However, if you keep trying to crank down the AC to cool your home, it will start to work overtime. When this happens, you might notice the air stops flowing, likely because your unit freezes up.

You can literally wear out your AC, and it can experience a burn-out or some type of damage. When it’s crazily hot outside, help your AC out a bit. Resist the urge to crank it down and set it to a more reasonable number like 78 or 80 degrees.

Then supplement its efforts with fans to help keep things comfortable. Also, close shutters or drapes to block out bright, hot sunlight and help keep your home cool.

5. Something’s Blocking A Duct

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Although it might not happen often, something could block the central duct of your AC unit. If no air can get through here, it can’t get to any of the other ducts. This blockage means no air coming through any vents.

If you just don’t have air coming out of one vent, it could just be that particular duct blocked. Or the register for the vent is closed.

The duct could have a dead animal inside.  Or perhaps a box or heavy item in your attic has fallen on top of a duct. You can inspect the ductwork to see if you notice any visible issues. But if you are unsure, call a professional to inspect your ducts.

6. Frozen Condenser Coil

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For various reasons, if air can’t properly move through your AC unit, the condenser coils will freeze up. This iciness happens when the condensation created by the AC as it cools sits on the coils. Typically, the coils rely on the air moving through the system to evaporate some of this moisture.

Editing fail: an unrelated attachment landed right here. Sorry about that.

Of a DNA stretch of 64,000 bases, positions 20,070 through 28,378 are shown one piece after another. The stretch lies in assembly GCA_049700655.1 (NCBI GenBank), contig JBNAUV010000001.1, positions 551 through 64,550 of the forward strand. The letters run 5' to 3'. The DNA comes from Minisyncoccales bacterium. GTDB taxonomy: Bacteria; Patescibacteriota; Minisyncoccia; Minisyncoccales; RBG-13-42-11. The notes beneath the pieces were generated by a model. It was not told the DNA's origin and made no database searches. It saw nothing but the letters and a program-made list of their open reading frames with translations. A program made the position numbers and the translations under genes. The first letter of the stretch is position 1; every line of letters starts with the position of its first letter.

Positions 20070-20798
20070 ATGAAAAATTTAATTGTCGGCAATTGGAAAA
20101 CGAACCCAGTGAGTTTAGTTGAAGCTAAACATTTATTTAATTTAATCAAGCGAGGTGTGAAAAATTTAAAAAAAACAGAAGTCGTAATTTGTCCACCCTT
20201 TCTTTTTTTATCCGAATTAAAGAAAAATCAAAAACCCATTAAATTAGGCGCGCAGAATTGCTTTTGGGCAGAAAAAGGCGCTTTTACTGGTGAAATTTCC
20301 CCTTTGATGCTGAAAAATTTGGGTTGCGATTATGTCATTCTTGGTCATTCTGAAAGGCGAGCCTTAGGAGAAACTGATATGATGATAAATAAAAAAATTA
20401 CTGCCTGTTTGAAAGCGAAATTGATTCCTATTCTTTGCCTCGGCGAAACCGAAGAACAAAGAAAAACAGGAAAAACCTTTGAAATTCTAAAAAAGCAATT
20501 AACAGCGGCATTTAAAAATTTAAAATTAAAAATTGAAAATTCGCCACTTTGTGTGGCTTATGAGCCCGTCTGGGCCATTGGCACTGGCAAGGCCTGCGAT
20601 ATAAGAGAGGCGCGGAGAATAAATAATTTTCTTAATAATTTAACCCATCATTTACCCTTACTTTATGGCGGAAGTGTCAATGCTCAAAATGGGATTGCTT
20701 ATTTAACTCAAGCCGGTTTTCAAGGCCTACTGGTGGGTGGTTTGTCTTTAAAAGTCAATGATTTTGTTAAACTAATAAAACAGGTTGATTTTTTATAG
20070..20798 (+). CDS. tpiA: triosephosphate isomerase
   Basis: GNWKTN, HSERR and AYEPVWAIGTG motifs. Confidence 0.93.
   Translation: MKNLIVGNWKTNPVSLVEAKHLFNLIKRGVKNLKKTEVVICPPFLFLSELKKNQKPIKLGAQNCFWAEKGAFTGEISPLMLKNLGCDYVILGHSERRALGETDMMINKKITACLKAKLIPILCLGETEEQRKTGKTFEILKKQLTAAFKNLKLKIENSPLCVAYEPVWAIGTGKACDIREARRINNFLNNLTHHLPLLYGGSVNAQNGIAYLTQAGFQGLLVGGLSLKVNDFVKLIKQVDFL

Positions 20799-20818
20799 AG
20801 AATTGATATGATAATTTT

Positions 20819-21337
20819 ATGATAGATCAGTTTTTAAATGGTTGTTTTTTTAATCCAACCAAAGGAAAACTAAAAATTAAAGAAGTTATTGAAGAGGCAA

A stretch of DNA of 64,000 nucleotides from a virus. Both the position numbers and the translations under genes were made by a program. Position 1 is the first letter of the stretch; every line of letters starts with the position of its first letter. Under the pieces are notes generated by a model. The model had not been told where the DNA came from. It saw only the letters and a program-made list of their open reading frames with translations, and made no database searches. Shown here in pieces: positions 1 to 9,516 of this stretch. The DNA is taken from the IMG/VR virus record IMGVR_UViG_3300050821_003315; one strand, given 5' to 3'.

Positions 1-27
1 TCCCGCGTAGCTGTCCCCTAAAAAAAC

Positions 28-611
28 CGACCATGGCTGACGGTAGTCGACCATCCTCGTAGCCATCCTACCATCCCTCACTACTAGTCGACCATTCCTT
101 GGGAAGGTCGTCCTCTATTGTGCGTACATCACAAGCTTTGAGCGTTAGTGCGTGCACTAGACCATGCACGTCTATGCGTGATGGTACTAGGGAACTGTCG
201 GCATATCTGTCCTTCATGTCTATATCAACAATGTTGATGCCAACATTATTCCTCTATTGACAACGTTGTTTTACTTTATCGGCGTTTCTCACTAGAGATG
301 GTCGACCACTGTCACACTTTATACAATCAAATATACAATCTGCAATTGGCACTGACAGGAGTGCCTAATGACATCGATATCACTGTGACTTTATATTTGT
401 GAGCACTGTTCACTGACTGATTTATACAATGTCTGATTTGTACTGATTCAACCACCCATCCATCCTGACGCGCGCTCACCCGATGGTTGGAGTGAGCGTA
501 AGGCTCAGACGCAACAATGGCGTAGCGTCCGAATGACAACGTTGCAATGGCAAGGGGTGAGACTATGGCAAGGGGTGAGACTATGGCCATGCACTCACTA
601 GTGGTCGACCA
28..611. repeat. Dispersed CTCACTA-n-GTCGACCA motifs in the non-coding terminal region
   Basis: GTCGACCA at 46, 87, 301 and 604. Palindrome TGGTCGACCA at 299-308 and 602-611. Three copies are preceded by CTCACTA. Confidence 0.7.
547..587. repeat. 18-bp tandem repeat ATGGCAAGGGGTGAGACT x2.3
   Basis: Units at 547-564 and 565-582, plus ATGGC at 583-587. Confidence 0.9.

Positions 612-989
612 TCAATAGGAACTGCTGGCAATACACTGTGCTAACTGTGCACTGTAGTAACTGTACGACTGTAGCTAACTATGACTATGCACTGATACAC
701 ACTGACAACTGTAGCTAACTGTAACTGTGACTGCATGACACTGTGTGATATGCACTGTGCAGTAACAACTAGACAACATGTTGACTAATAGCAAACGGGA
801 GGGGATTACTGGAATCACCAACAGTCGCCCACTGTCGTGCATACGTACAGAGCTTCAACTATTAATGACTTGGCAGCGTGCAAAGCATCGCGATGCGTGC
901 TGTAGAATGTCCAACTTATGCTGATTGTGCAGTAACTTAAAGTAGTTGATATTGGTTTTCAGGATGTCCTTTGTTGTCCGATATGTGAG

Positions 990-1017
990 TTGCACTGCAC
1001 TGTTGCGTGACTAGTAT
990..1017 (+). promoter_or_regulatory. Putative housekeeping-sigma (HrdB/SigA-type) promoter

But when the condensation builds up, it can freeze the coils. You’ll hear the AC kick on, but you won’t feel any air. Turn off the AC (you need to let the ice start melting) and call an HVAC professional.

Tips For Proper AC Maintenance 

To keep your AC running in tip-top shape, practice these maintenance tips.

  • Change the filter regularly based on the type you’re using. If it is a permanent style filter, you need to make sure to clean it regularly.
  • Keep the outside AC unit clear of debris like leaves and weeds. If your dryer vents outside near the unit, this is also a possible source of dust.
  • Keep about two feet of space clear around the AC for adequate airflow.
  • Don’t place the outside unit below a patio roof or similar cover. This placement causes hot air just to recirculate and push back down on top of the unit.
  • Have a professional HVAC specialist service your unit once a year before summer and once a year before winter.

Frequently Asked Questions 

What if my AC is on, but it’s only blowing hot air?

Several things can cause your AC only to blow hot air, primarily low refrigerant levels. You could have a freon leak. 

There could also be a damaged compressor, clogged valve, or wiring issues. Your best course of action is to turn off the AC and call a professional to inspect the unit.

How much does a typical AC service call for regular maintenance cost?

On average, professional servicing of your AC costs about $100 to $150. This price usually includes inspecting and tightening all of the unit’s parts (outside and inside the house). It also includes cleaning the coils and addressing minor issues.

If you have a specialty filter installed, you might pay about $25 to $50 more. If you need the specialist to recharge your refrigerant, it can add another $100 to $200, depending on how much you need. Some companies will set you up on a contract to come out twice a year and offer a small discount.

What is the average lifespan of an air conditioner?

An AC unit lasts roughly 15 to 20 years at its optimum performance. However, proper care can extend this lifespan. If you get regular maintenance, change the filter routinely, and keep your unit clear of debris, you could add about 5 years to its life.

Conversely, fail to regularly change the filter or call for service, and your unit might only last 12 to 15 years. Also, if your AC experiences any problems, address them promptly. Immediate attention and repair can make all the difference in keeping problems from escalating.

AC Unit Running But No Air Through Vents